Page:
March 4

Deuteronomy 30-31, Psalm 63

Charles Colson tells the story in his book, The Enduring Revolution, “A Jewish man stepped in and watched a part of Eichmann’s trial and burst into tears. Someone next to him said, “Your anger must be unbearable.” He said, “No, it isn’t anger. The longer I sit here, the more I realize I have a heart like his.” We must all ask ourselves an honest question, do we really think that we deserve God’s blessings or God’s curses. What do we believe our starting point or baseline is? Are we pretty good or pretty bad? Are we really deserving of Heaven or Hell? We have essentially just finished the teaching portion of the Torah with it’s multitude of laws alongside God’s promises. But we constantly hear of people misrepresenting God, calling into question both His goodness and His fairness. This, despite the fact that it is all written down in our language for us all to see. I’ve heard people question God after the loss of a loved one prematurely. As sad as this is, we don’t deserve our next breath. Like it or not, without God’s grace and mercy, we would all suffer and deserve a premature death. I’ve heard so many question God’s love and fairness after the Holocaust (this is what turned the famed evangelist, Charles Templeton away from God). Yet, as harsh as it may sound, we know what sinners we all are and how we all continue to sin, and we deserve none of God’s blessings.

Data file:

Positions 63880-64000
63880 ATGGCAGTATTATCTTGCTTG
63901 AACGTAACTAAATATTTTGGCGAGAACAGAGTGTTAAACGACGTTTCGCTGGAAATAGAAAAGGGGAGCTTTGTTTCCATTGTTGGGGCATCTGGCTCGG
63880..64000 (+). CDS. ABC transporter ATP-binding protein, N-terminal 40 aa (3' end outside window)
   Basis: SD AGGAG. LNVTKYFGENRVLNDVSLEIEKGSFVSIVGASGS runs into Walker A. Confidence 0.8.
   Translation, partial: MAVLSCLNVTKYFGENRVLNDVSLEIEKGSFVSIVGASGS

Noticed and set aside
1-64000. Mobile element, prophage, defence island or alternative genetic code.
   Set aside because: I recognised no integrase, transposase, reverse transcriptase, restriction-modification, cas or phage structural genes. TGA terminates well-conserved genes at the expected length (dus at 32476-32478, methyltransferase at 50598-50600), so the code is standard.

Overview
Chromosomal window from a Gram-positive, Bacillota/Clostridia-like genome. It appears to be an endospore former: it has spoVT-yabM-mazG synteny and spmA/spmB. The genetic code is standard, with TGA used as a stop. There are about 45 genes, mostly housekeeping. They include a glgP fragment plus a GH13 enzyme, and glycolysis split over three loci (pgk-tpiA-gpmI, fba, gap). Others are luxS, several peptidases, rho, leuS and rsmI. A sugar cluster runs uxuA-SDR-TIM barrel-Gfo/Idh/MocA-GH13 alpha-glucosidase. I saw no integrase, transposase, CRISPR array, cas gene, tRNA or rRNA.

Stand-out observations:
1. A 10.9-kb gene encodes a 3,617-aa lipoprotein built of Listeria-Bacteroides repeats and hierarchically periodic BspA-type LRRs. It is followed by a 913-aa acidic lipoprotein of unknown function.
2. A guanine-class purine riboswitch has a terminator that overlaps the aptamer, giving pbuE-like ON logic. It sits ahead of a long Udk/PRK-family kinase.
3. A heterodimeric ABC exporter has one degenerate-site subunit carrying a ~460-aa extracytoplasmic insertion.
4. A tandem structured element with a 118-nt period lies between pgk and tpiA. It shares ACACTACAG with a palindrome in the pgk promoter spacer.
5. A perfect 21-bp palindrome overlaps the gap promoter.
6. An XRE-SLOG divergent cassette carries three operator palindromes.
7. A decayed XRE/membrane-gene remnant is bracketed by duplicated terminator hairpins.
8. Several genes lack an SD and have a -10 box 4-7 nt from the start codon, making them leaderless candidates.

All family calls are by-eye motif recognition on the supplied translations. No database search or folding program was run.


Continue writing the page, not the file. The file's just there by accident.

When you read the curses outlined in Deuteronomy 29, we all deserve the curses outlined in this chapter.

Knowing this, knowing the pride of humanity, and knowing what truly keeps anyone away from both peace on Earth and eternity with Him in heaven, both John the Baptist, and Jesus began their ministries with the same teaching point, “Repent, for the kingdom of heaven is at hand!” (Matthew 3:2, 4:17). The realization of our own depravity and our need for repentance must be our starting point. Understanding this frees us from the bondage of sin. Despite what we deserve, the amazing thing is He promised in Deuteronomy 31:6, “Be strong and of good courage, do not fear nor be afraid of them; for the Lord your God, He is the One who goes before you. He will not leave you nor forsake you.”

This is still true for all of us today if we would simply approach Him with a repentant heart. Pastor Lloyd is currently in a study in the book of Matthew on the weekend services. He just completed the Beatitudes. If you have the time listen to these messages, which you can get off the CCOB.org website or app. Going through the Beatitudes is the perfect place to humble ourselves before our God, and rather than believing we deserve anything good, we realize we need to empty ourselves of our pride and seek Him from a position of humility and gratitude.

Messages from Pastor Lloyd Pulley:

Aaron Salvato